Effects of Malting and Lactic Fermentation on Some Chemical and Functional Properties of Maize (Zea mays)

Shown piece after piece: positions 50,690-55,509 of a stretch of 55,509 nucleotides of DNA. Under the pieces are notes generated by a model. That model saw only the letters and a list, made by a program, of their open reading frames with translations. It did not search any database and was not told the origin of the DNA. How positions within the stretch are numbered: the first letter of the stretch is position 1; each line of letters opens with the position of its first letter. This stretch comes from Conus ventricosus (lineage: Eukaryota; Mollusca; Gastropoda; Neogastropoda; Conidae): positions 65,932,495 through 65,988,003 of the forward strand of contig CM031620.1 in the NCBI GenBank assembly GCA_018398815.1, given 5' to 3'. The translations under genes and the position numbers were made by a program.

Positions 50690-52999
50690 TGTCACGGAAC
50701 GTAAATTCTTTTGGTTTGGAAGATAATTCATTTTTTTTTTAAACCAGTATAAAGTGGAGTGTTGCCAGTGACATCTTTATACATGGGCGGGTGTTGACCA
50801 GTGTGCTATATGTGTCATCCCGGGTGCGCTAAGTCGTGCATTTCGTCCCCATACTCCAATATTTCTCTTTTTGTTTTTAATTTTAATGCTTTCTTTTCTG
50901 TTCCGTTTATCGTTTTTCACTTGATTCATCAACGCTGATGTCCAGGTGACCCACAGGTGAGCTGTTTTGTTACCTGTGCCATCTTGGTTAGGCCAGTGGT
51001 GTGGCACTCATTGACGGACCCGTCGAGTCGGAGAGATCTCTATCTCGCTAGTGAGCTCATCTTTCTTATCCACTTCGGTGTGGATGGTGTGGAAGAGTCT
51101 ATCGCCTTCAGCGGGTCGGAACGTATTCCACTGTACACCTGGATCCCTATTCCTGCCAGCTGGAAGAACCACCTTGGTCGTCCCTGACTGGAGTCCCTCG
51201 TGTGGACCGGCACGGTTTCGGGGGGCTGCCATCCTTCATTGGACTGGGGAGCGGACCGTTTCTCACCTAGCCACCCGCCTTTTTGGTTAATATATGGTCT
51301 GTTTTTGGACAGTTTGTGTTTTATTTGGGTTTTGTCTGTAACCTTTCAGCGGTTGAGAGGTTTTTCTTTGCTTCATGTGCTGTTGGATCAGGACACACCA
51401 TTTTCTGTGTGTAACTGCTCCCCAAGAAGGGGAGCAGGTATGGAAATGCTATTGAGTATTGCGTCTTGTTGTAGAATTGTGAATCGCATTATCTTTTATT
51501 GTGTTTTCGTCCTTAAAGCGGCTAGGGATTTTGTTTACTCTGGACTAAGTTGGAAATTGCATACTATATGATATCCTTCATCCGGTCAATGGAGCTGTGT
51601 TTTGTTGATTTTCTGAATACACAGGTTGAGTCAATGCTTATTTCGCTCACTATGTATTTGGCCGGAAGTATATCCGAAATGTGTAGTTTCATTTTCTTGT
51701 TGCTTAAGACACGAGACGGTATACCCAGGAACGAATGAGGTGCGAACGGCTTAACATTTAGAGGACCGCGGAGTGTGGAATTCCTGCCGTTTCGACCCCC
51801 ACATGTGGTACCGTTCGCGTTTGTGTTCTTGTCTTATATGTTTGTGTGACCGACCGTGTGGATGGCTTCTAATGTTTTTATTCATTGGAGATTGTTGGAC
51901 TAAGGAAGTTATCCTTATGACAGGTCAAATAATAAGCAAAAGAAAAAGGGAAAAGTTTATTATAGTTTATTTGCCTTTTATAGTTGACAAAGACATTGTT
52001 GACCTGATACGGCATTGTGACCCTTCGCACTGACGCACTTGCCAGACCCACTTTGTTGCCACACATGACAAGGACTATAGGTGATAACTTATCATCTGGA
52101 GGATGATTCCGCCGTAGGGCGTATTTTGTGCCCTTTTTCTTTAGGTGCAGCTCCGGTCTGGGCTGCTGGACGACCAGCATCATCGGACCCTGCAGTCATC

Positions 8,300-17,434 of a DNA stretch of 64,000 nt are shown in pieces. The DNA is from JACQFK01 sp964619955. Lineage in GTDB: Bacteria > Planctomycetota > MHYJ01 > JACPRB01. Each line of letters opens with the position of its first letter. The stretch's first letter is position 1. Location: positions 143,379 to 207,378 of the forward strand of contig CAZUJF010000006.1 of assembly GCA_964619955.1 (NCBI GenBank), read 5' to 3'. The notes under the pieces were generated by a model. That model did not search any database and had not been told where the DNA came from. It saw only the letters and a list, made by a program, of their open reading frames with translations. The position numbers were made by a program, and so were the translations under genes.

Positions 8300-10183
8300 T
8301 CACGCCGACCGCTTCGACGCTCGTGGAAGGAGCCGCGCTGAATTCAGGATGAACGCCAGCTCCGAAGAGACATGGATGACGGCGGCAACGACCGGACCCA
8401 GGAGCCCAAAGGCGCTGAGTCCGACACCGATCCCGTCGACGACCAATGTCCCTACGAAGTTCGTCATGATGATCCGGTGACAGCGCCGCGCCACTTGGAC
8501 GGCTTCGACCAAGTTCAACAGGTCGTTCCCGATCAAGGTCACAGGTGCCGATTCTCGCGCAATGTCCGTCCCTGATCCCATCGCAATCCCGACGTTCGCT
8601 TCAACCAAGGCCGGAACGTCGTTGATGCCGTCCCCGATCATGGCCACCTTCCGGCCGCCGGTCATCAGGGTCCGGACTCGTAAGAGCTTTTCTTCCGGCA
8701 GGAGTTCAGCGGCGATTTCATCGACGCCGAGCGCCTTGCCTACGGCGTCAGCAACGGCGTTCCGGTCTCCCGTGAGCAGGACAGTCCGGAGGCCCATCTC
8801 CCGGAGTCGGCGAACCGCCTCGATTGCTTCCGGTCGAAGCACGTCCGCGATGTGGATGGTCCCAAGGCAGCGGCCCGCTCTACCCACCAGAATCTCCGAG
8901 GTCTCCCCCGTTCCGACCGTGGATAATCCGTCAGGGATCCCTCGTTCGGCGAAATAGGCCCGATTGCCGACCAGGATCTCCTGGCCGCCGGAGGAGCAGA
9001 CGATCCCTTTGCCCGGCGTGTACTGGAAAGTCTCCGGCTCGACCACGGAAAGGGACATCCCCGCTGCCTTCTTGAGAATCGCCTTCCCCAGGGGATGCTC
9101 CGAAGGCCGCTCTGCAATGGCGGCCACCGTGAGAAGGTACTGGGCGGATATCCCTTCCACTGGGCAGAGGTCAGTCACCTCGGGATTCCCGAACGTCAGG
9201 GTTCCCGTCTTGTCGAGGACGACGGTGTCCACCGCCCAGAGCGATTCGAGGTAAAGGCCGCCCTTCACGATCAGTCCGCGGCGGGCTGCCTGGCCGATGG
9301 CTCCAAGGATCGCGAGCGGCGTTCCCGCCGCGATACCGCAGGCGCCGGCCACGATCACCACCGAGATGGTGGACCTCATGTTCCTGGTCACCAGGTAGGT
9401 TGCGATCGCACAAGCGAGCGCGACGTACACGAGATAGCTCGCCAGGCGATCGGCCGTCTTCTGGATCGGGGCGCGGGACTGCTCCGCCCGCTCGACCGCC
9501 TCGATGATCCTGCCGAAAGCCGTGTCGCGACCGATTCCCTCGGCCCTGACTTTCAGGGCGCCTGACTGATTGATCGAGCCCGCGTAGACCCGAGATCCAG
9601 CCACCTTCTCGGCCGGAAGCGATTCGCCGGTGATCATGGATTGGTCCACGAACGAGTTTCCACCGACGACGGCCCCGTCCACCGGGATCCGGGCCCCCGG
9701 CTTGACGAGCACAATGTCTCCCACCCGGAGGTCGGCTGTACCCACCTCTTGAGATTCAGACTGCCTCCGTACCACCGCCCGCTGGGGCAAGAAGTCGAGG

The effects of malting and fermentation on some chemical and functional properties of maize grains were determined. White maize kernels (variety TZW, 2005 harvest) were germinated over a period of 96 h and flours of 72 h germinated grains were fermented by back-slopping. Analysis of the selected physico-chemical parameters of the resulting samples were carried out using standard analytical methods. Germination of grains resulted in significant (p<0.05) increase in crude protein, total soluble sugars and reducing sugars up to 72 h and ash content. Conversely, there was significant decrease (p<0.05) in crude fat and carbohydrates during this period. After 72 h, protein and crude fibre content reduced slightly, while carbohydrate, crude fat and ash increased though not significantly (p>0.05). There was also a significant decrease (p<0.05) in pH (6.80-5.94) as germination progressed while there was a gradual increase in TTA which was not significant (p>0.05). Accelerated natural fermentation of the maize flour also showed a similar trend for all the parameters. Malting and fermentation gave rise to decrease in packed bulk density (1.17-0.54 g mL-1) swelling index (6.47-3.46 mL g-1) and viscosity (343.33-288.26 cP) while increasing the water absorption capacity (3.70-3.92 g g-1) and reconstitution index (4.82-6.40 mL g-1). There was also a significant reduction in tannin content (2.62-0.42 g/100 g), phytates (2.30-0.84 g/100 g), oxalates (2.32-0.34 g/100 g), cyanide content (2.20-0.42 mg/100 g) and fibre (2.12-1.11 g/100 g).
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